Joseph

[joh-zuh f, -suh f]
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noun

Jacob's eleventh son, the first of Jacob and his second wife, Rachel: sold into slavery by his brothers. Gen. 30:22–24; 37.
the husband of Mary who was the mother of Jesus. Matt. 1:16–25.
Hinmaton-yalaktit, c1840–1904, leader of the Nez Percé: led 1000-mile (1600-km) retreat from U.S. forces in an attempt to reach Canada 1877.
(lowercase) a long coat buttoning in the front, worn especially by women as part of their riding habit in colonial America.
a male given name: from a Hebrew word meaning “increaser.”

Joseph I

noun

1678–1711, king of Hungary 1687–1711; king of Germany 1690–1711; emperor of the Holy Roman Empire 1705–11 (son of Leopold I).

Joseph II

noun

1741–90, emperor of the Holy Roman Empire 1765–90 (son of Francis I; brother of Leopold II and Marie Antoinette).
Dictionary.com Unabridged Based on the Random House Unabridged Dictionary, © Random House, Inc. 2019

Examples from the Web for joseph


British Dictionary definitions for joseph

joseph

noun

a woman's floor-length riding coat with a small cape, worn esp in the 18th century

Word Origin for joseph

perhaps from the story of Joseph and his long coat (Genesis 37:3)

Joseph

noun

Old Testament
  1. the eleventh son of Jacob and one of the 12 patriarchs of Israel (Genesis 30:2–24)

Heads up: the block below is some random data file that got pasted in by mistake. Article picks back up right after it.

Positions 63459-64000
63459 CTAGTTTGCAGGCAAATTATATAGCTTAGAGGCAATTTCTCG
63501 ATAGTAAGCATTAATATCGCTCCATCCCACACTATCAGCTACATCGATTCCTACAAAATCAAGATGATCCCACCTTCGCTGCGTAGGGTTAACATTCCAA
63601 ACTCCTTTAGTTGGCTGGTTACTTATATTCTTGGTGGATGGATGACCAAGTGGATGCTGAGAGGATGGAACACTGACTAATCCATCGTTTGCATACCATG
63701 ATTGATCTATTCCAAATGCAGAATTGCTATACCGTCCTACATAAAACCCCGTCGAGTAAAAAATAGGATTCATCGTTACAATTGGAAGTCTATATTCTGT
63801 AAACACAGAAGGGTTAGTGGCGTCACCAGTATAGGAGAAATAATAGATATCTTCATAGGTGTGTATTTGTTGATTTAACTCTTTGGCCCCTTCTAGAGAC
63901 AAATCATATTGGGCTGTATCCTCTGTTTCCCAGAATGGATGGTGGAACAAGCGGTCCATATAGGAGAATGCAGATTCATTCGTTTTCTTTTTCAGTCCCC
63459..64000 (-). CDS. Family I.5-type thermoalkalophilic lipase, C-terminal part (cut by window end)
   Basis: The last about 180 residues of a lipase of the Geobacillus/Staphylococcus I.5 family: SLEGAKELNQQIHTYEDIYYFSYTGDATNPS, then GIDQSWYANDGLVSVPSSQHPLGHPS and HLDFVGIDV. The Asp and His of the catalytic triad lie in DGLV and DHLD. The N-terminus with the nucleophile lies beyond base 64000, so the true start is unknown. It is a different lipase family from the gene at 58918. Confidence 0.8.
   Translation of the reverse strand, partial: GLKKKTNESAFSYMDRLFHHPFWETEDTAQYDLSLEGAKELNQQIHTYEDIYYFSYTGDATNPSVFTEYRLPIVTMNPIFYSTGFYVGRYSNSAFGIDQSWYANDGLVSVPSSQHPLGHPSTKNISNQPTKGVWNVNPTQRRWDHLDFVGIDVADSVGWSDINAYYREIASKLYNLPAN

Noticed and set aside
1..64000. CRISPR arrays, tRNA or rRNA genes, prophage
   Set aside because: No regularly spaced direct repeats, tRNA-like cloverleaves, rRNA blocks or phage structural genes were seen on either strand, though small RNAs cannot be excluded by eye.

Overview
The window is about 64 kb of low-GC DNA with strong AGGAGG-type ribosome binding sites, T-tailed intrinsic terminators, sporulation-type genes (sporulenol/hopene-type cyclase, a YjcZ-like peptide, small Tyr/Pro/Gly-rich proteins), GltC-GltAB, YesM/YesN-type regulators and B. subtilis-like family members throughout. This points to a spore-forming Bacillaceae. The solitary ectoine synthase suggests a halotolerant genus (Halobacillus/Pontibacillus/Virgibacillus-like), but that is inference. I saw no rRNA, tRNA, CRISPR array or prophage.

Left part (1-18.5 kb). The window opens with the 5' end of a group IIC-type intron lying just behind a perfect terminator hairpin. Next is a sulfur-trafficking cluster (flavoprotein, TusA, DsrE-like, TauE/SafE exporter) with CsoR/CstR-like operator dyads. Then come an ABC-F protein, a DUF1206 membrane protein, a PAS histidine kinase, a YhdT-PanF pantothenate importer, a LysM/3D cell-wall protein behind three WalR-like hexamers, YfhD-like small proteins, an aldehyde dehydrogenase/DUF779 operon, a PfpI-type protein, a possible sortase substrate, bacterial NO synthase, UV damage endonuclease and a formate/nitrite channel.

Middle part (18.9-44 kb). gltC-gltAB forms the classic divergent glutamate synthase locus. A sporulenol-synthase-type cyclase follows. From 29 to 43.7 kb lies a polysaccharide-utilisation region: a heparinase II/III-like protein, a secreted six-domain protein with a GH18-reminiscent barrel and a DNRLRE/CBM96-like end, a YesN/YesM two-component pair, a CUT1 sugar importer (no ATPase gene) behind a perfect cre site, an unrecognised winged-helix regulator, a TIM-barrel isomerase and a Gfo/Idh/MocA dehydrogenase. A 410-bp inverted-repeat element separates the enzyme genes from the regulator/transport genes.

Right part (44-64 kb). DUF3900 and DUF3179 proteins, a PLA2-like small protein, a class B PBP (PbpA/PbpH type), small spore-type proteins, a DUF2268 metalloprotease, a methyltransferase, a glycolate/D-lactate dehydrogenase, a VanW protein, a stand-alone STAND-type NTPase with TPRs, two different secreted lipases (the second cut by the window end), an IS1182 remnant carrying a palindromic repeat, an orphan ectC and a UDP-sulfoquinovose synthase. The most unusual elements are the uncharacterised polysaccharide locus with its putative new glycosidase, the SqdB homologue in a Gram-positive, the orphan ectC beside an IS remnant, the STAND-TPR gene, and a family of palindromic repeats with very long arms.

2. either or both of two tribes descended from his sons Ephraim and Manasseh
Saint Joseph New Testament the husband of Mary the mother of Jesus (Matthew 1:16–25). Feast day: Mar 19

Joseph II

noun

1741–90, Holy Roman emperor (1765–90); son of Francis I. He ruled Austria jointly with his mother, Maria Theresa, until her death (1780). He reorganized taxation, abolished serfdom, curtailed the feudal power of the nobles, and asserted his independence from the pope
Collins English Dictionary - Complete & Unabridged 2012 Digital Edition © William Collins Sons & Co. Ltd. 1979, 1986 © HarperCollins Publishers 1998, 2000, 2003, 2005, 2006, 2007, 2009, 2012

Word Origin and History for joseph

Joseph

masc. proper name, biblical son of Jacob and Rachel, from Late Latin Joseph, Josephus, from Greek Ioseph, from Hebrew Yoseph (also Yehoseph, cf. Ps. lxxxi:6) "adds, increases," causative of yasaph "he added." Its use in names of clothing and plants often is in reference to his "coat of many colors."

Online Etymology Dictionary, © 2010 Douglas Harper